Kegler, Hauke F., Hassenrück, Christiane, Kegler, Pia, Jennerjahn, Tim C., Lukman, Muhammad, Jompa, Jamaluddin and Gärdes, Astrid (2018) Small tropical islands with dense human population: differences in water quality of near-shore waters are associated with distinct bacterial communities. PeerJ, 6 . e4555. DOI

[img] Text
Kegler H 2018.pdf - Published Version
Restricted to Registered users only
Available under License Creative Commons: Attribution 4.0.

Download (1MB)


Water quality deterioration caused by an enrichment in inorganic and organic matter due to anthropogenic inputs is one of the major local threats to coral reefs in Indonesia. However, even though bacteria are important mediators in coral reef ecosystems, little is known about the response of individual taxa and whole bacterial communities to these anthropogenic inputs. The present study is the first to investigate how bacterial community composition responds to small-scale changes in water quality in several coral reef habitats of the Spermonde Archipelago including the water column, particles, and back-reef sediments, on a densely populated and an uninhabited island. The main aims were to elucidate if (a) water quality indicators and organic matter concentrations differ between the uninhabited and the densely populated island of the archipelago, and (b) if there are differences in bacterial community composition in back-reef sediments and in the water column, which are associated with differences in water quality. Several key water quality parameters, such as inorganic nitrate and phosphate, chlorophyll a, and transparent exopolymer particles (TEP) were significantly higher at the inhabited than at the uninhabited island. Bacterial communities in sediments and particle-attached communities were significantly different between the two islands with bacterial taxa commonly associated with nutrient and organic matter-rich conditions occurring in higher proportions at the inhabited island. Within the individual reef habitats, variations in bacterial community composition between the islands were associated with differences in water quality. We also observed that copiotrophic, opportunistic bacterial taxa were enriched at the inhabited island with its higher chlorophyll a, dissolved organic carbon and TEP concentrations. Given the increasing strain on tropical coastal ecosystems, this study suggests that effluents from densely populated islands lacking sewage treatment can alter bacterial communities that may be important for coral reef ecosystem function.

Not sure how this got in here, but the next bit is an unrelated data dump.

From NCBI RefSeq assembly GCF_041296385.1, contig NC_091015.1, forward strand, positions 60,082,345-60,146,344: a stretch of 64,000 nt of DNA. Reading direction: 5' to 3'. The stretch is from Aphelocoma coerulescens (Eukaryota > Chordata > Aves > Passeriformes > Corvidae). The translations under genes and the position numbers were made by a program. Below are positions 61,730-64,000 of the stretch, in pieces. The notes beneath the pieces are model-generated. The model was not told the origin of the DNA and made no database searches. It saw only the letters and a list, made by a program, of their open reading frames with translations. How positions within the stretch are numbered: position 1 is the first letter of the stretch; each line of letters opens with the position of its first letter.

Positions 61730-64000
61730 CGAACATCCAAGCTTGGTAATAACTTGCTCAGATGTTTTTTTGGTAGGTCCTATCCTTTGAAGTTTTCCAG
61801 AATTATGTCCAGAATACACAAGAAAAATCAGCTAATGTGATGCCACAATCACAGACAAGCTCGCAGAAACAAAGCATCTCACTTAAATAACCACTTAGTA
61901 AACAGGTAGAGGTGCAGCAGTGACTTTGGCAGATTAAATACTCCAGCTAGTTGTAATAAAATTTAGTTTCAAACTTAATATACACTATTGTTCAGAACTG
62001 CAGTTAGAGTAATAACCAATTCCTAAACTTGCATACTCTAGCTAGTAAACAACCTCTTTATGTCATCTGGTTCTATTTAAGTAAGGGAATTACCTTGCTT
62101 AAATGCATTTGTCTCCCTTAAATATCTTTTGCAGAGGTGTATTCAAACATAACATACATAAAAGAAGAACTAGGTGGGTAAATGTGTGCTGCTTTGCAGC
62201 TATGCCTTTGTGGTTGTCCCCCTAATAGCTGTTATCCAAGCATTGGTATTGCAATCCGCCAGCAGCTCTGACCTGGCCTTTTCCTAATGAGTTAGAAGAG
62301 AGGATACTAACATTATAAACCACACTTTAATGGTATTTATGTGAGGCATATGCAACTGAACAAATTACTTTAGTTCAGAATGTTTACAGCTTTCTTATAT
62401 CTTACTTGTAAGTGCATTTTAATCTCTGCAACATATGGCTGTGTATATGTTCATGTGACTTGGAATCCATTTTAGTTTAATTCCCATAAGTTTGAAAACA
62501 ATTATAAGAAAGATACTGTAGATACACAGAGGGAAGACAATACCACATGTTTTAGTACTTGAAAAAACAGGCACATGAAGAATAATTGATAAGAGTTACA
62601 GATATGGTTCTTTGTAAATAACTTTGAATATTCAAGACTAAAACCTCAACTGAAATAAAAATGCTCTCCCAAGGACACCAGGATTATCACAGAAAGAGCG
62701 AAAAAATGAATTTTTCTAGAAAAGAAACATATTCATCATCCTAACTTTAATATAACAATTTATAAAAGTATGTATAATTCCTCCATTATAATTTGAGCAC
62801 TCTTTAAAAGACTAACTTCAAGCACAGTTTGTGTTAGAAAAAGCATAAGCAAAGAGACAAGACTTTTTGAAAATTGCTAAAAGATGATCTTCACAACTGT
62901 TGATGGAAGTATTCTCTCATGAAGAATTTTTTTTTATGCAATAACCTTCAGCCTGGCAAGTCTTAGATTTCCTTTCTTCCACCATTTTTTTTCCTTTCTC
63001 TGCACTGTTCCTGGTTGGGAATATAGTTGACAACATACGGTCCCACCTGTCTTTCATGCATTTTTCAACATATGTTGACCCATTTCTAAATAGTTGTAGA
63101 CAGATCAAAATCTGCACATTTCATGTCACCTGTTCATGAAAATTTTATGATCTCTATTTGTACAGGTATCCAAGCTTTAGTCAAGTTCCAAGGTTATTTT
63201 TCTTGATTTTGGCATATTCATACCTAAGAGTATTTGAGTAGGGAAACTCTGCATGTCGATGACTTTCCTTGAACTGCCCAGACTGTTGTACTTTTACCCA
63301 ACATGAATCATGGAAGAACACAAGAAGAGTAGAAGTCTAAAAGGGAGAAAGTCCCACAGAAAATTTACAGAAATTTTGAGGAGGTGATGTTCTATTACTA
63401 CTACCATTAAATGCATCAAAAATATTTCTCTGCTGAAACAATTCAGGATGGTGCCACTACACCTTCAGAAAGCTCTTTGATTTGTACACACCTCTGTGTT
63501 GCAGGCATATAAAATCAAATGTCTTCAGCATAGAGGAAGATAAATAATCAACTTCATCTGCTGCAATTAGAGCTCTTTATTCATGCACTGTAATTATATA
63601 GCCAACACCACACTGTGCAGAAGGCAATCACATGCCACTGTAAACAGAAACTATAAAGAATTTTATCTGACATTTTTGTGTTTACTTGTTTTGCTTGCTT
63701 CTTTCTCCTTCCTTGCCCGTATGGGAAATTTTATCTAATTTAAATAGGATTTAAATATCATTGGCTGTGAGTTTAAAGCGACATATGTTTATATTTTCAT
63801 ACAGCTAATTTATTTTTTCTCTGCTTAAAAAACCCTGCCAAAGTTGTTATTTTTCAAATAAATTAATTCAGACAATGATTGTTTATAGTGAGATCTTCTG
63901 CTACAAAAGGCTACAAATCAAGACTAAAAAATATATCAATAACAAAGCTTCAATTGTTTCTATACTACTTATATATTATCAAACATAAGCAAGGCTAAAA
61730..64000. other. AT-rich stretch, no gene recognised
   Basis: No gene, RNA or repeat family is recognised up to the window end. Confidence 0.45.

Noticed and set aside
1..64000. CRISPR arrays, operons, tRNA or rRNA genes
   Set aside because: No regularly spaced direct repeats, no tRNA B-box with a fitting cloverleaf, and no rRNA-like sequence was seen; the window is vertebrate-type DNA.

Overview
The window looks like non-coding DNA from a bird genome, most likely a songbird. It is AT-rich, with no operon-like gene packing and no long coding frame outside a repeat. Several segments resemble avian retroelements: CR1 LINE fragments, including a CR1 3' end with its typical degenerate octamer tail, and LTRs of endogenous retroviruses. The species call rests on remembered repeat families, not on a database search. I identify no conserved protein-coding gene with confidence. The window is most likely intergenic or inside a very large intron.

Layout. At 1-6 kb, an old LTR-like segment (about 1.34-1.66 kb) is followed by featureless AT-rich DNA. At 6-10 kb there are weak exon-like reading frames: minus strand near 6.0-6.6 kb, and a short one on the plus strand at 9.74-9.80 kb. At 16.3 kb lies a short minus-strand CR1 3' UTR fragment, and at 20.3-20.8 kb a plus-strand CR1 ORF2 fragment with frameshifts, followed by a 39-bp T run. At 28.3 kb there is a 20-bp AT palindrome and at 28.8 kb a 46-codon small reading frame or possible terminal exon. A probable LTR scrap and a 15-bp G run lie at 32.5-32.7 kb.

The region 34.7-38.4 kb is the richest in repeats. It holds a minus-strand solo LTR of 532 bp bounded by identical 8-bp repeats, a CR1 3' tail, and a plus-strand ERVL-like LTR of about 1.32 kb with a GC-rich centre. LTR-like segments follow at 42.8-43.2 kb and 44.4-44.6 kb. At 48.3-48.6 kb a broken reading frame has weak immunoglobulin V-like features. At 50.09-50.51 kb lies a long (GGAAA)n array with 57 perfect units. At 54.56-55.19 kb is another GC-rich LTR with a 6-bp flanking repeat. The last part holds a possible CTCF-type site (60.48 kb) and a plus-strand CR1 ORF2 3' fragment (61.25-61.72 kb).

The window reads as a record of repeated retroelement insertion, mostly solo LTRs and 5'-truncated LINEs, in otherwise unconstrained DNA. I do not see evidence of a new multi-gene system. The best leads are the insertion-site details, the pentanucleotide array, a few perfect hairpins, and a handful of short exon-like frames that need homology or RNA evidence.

Document Type: Article
Research affiliation: Theoretical Ecology and Modelling > Spatial Ecology and Interactions
Biogeochemistry and Geology > Ecological Biogeochemistry
Affiliations > Not ZMT
Biogeochemistry and Geology > Tropical Marine Microbiology
Social Sciences > Institutional and Behavioural Economics
Refereed: Yes
Open Access Journal?: Yes
DOI etc.:
ISSN: 2167-8359
Date Deposited: 04 Jun 2019 16:42
Last Modified: 01 Oct 2020 12:58

Actions (login required)

View Item View Item